“A cactus?” I hear you cry. No, cheeky. I can be prickly but the actual type of plant is not in question here. I just am. A potted plant sits in its pot and it’s just, well, there. It doesn’t do anything -some flower, some have big leaves, some have long spidery bits that dangle down, but that doesn’t matter. The point is that the plant is there.
I read an article yesterday (I like reading articles about teenagers and how to deal with them. I think that forewarned is forearmed and I need all the help I can get) about teens and what they need from parents. Money? Well, yes of course that is the main one, but we’re talking emotions here. What do they need emotionally from their parents? To shout at them sometimes? to slam doors in their faces? to make them feel like the worst parents in the world? No, they just need us to be around. Like a potted plant, not saying anything, not doing anything; just being there.
This article centred around a study of teens and their parents work patterns and the effect this has on their emotional well being. It all sounds a bit touchy feely and I am not stupid – I do take a lot of what I read with a large pinch of salt because we can all read into these studies what we want to and make them fit our own outlooks and lives so that we don’t feel that we should start wearing a hairshirt because clearly we are the worst parents ever because we don’t do A, B or C. Anyway, back to the study. The teens involved were reported to say that they didn’t really want much from their parents, they get a lot of their emotional support from their peers, but they just want to know that their parents are around and available if they should need them. It also said that some parents are baffled when their teen comes into the living room and flops down on the sofa, sits for a few minutes not saying much maybe just looking at their phone or chat for a few minutes before buggering off upstairs again. This happens to us a lot. And it is a bit baffling really. I always feel bad when T goes back to his room, worrying that I should have instigated a conversation, engaged him in some way or, when I have tried to do so, he goes anyway and clearly I failed some test. But apparently they are just “checking in”. They just want to know that we are there and that we are available to chat if they want to, even if they don’t want to. It’s not a test; it’s not an opportunity to start a massive discussion; they don’t actually want anything from us. Phew! What a relief.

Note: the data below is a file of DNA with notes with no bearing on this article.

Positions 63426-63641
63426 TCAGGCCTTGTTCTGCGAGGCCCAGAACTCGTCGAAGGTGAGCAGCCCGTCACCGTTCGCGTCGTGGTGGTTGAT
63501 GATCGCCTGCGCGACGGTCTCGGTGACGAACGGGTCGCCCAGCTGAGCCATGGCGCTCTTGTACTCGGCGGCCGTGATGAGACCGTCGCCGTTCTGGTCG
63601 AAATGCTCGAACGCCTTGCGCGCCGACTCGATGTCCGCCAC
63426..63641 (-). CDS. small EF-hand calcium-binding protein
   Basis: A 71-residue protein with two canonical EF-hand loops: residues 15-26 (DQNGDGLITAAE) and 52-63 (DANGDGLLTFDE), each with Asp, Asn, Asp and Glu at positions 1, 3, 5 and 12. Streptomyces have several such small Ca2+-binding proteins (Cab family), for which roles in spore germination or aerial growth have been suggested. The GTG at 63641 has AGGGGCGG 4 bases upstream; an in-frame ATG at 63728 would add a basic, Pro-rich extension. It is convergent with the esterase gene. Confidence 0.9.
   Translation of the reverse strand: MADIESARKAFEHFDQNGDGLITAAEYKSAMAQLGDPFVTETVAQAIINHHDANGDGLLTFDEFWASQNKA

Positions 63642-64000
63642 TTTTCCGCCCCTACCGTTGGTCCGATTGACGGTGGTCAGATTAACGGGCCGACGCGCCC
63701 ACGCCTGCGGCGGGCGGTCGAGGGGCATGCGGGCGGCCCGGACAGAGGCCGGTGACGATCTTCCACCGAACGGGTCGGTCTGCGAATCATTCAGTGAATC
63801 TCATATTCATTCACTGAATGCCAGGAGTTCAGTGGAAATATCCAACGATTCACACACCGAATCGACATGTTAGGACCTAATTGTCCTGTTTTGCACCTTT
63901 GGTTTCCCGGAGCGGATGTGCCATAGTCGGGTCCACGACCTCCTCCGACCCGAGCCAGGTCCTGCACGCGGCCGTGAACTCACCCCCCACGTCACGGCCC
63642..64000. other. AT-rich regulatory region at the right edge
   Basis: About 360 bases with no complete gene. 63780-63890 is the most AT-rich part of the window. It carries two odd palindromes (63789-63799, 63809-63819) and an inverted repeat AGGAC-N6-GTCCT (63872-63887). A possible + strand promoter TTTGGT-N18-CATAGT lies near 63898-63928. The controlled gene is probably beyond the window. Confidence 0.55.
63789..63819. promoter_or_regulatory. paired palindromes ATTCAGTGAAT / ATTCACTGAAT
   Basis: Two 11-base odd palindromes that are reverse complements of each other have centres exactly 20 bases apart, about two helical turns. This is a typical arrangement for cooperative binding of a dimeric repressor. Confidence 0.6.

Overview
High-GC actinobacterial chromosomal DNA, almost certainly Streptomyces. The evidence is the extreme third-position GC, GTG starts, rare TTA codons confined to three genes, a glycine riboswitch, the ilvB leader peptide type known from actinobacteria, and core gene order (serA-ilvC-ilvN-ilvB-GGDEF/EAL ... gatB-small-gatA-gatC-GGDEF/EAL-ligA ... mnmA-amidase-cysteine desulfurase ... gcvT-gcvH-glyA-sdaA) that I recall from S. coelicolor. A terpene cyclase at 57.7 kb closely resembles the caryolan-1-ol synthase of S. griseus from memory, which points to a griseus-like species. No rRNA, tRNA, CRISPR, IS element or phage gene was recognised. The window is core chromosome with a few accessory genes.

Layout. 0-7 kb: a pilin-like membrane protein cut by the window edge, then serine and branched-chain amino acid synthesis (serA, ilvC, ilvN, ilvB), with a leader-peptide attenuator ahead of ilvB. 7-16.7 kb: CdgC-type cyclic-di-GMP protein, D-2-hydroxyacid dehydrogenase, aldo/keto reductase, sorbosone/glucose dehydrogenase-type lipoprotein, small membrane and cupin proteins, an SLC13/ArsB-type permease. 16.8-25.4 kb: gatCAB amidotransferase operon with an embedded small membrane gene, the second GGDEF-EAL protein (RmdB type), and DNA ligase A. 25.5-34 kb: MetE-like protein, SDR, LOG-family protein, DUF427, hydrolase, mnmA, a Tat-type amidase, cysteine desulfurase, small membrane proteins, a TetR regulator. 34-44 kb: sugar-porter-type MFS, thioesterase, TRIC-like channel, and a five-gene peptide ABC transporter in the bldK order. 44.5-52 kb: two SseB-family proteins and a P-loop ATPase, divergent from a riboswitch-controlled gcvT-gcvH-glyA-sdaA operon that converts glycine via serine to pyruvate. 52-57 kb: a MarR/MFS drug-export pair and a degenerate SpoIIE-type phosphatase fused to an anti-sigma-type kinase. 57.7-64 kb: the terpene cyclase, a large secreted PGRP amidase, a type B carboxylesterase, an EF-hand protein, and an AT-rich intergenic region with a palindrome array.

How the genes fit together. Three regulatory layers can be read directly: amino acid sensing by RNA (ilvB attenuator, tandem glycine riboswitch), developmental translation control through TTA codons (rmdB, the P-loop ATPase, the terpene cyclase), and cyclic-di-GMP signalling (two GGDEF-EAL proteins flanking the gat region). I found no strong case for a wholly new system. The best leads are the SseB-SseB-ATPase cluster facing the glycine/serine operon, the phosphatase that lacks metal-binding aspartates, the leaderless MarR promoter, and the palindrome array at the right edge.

It went on to say that even where parents work full time, it’s not a disaster. Phew again. It is not important for parents to be there ALL THE TIME (this is where the potted plant analogy falls down a little – a plant doesn’t nip out to the pub, as far as I am aware) but so long as the teen knows they will be there at some point and available then they adapt to that. Being around at dinner time, eating together more often that not – ALL GOOD. Being there every day when they come home from school – not essential, as they really only want food and normally do not want to talk about their day until later on, probably dinner time.This makes sense. I work from home 2 days a week so I am there when they get dropped off from school and on the days when I am in the office I pick the kids up from school so am home with them from that point on too. But I don’t see them. We don’t talk (at least not very often and my enquiries about their days are generally met with “alright” unless some drama has kicked off). They get some food, they sometimes make me a cup of tea and then they disappear off to their rooms only to emerge again when I shout them down to lay the table for dinner. Sometimes they chat over dinner. Sometimes they wolf their food down whilst barely making eye contact with anything other than their plate and then they’re off upstairs without so much as a “that was nice thanks”. IT’S ALL QUITE NORMAL.
So, I am a potted plant. I am here, I am available just in case. Please water me occasionally and pick off my dead leaves. (Ok that last bit was slightly weird, ignore me.)